Tax freedom day – or is it?

Archived article

Archived article: please remember tax and investment rules and circumstances can change over time. This article reflects our views at the time of publication.

Today is 'Tax Freedom Day' – the first day of the year when we theoretically stop working for the taxman and start working for ourselves. For the first time in 15 years it's in June, a clear sign our tax burden is getting heavier. This means that for the first 154 days of 2016 every penny the average person earned has been gobbled up by the government. 

Of course, there’s no such a thing as the average person. If you're a high earner chances are you’re not free yet – and you may not be for a while. 

According to the Adam Smith Institute, which calculates Tax Freedom Day, net national income has increased by £34.6 billion from last year. However, the Government has taken £35.4 billion more in taxes. So taxpayers are around £1 billion worse off. 

What’s more a disproportionate part of that burden is borne by high earners. The top 10% of taxpayers are projected to be liable for nearly two thirds of all tax, according to HMRC. 

How can you free yourself from tax a bit earlier?

There are ways to cut the tax you pay. Some are better known, such as pensions and ISAs, others less so, but increasing in popularity. 

I’m referring to Venture Capital Trusts (VCTs), Enterprise Investment Scheme (EIS) and Seed Enterprise Investment Scheme (SEIS), which last year alone raised a total of £2.3 billion. 

These government-endorsed schemes invest in small companies – the lifeblood of the economy. That’s riskier than investing in larger companies, and not for everyone, but offers generous tax breaks to help compensate for these risks.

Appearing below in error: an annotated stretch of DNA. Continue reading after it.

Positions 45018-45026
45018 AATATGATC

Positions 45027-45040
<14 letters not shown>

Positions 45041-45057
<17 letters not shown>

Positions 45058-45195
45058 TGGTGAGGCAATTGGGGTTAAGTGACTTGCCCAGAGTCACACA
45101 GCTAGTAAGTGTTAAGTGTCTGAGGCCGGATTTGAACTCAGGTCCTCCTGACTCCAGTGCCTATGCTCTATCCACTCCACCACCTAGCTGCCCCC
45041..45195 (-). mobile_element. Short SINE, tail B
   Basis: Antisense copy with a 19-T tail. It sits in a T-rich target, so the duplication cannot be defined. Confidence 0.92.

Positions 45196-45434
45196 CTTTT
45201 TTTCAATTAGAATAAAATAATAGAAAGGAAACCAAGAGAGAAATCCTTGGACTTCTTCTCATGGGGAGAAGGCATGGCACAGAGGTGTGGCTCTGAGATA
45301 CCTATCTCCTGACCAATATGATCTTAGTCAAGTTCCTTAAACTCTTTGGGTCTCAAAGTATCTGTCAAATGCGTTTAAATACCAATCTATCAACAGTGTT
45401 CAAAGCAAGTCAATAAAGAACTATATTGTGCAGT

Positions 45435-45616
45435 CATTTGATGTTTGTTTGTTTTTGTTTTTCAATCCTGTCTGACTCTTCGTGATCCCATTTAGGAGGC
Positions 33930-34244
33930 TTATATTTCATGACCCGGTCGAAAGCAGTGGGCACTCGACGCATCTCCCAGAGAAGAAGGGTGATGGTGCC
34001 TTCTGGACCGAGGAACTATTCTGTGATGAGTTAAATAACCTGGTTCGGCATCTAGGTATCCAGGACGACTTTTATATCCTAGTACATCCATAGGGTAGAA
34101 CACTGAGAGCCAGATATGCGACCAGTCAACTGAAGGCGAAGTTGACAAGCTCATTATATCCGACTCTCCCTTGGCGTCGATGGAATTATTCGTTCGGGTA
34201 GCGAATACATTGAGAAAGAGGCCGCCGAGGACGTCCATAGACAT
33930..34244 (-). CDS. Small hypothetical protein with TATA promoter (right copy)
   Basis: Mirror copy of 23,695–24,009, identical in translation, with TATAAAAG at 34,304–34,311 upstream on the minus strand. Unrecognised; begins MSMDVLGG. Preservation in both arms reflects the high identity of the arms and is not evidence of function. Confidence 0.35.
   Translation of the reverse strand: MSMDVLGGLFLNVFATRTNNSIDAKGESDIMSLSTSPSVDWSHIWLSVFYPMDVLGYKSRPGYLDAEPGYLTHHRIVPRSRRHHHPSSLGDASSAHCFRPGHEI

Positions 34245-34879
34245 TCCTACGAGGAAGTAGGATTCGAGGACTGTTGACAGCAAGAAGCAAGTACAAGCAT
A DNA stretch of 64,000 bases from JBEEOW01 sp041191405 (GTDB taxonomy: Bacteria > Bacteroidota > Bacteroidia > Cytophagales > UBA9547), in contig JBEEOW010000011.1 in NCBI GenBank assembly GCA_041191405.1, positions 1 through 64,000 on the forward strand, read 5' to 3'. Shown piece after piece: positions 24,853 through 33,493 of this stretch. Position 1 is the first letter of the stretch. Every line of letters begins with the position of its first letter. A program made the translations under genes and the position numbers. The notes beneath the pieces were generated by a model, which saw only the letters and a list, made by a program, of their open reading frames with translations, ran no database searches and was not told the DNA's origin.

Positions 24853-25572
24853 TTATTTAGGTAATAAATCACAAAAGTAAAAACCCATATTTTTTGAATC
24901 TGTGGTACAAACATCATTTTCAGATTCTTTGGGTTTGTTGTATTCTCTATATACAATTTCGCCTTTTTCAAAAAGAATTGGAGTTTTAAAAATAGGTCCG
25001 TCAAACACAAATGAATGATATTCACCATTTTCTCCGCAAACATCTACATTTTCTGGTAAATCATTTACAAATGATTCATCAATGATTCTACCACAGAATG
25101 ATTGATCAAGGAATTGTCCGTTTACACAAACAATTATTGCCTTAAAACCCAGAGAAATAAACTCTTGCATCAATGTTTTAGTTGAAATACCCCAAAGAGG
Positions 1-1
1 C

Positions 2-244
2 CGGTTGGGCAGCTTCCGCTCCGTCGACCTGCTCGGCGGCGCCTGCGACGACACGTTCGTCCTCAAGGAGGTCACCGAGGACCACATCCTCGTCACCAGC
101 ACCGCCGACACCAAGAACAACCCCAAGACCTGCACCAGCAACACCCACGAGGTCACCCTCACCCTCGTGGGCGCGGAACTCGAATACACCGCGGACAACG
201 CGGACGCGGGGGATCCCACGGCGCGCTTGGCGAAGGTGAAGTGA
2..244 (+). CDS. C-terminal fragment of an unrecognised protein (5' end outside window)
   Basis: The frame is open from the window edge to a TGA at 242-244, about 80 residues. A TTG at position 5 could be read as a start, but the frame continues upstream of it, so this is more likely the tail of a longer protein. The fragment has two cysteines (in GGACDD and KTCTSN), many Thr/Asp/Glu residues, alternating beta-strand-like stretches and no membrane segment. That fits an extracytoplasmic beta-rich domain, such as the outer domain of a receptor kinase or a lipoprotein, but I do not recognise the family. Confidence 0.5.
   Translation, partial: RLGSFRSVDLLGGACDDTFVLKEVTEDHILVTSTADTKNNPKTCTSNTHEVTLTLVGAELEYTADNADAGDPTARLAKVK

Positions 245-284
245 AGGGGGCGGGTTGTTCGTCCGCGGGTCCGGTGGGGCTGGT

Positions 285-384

You could cut your income tax bill by 30% (VCTs and EIS) or even 50% (SEIS). 

In addition, VCTs pay tax-free dividends – £240.3 million during the year to March 2015. EIS allows you to defer unlimited capital gains, potentially indefinitely and with SEIS you can completely wipe out half of a capital gains liability.  

Please remember though, tax benefits depend on circumstances and tax rules can change.  

Wealth Club - VCT, EIS and SEIS tax benefits comparison

Read more about VCT tax savings 

Read more about EIS tax savings

Read more about SEIS tax savings

If the idea of investing in small companies and saving tax appeals to you, you might want to have a look at the investments currently open. On this site you will find 51 different opportunities. We have fully reviewed 36 after conducting detailed interviews with the asset manager. 

Why act now

Every day you delay investing, more of your money remains in hands of the taxman. In addition, it is likely there maybe less opportunities around this year as the rules on what VCTs and EIS can invest have been tightened. 


If you invest now you can adjust your tax code for 2016-17 tax year and potentially pay less tax almost immediately.

View all VCT offers »


With EIS you can claim the 30% income tax rebate against the current or previous tax year – you could save up to £600,000 income tax across the two years. You can also defer capital gains. Because last year CGT was 28% and is now 20% on the sale of most assets, by deferring a gain you could potentially save a significant amount in tax, although please remember tax rules can change.

View all EIS offers »


You can claim the 50% income tax rebate against the current or previous tax year – you could save up to £100,000 income tax across the two years. By investing in SEIS you could also potentially wipe out 50% of capital gains.

View all SEIS offers »

Remember: tax receipts are set to eat up 42.3% of the UK’s net national income. You have a choice though: accept that or act now to reduce the tax you pay. 

Wealth Club aims to make it easier for experienced investors to find information on – and apply for – tax-efficient investments. You should base your investment decision on the provider's documents and ensure you have read and fully understand them before investing. This review is a marketing communication. It is not advice or a personal or research recommendation to buy the investment mentioned. It does not satisfy legal requirements promoting investment research independence and is thus not subject to prohibitions on dealing ahead of its dissemination.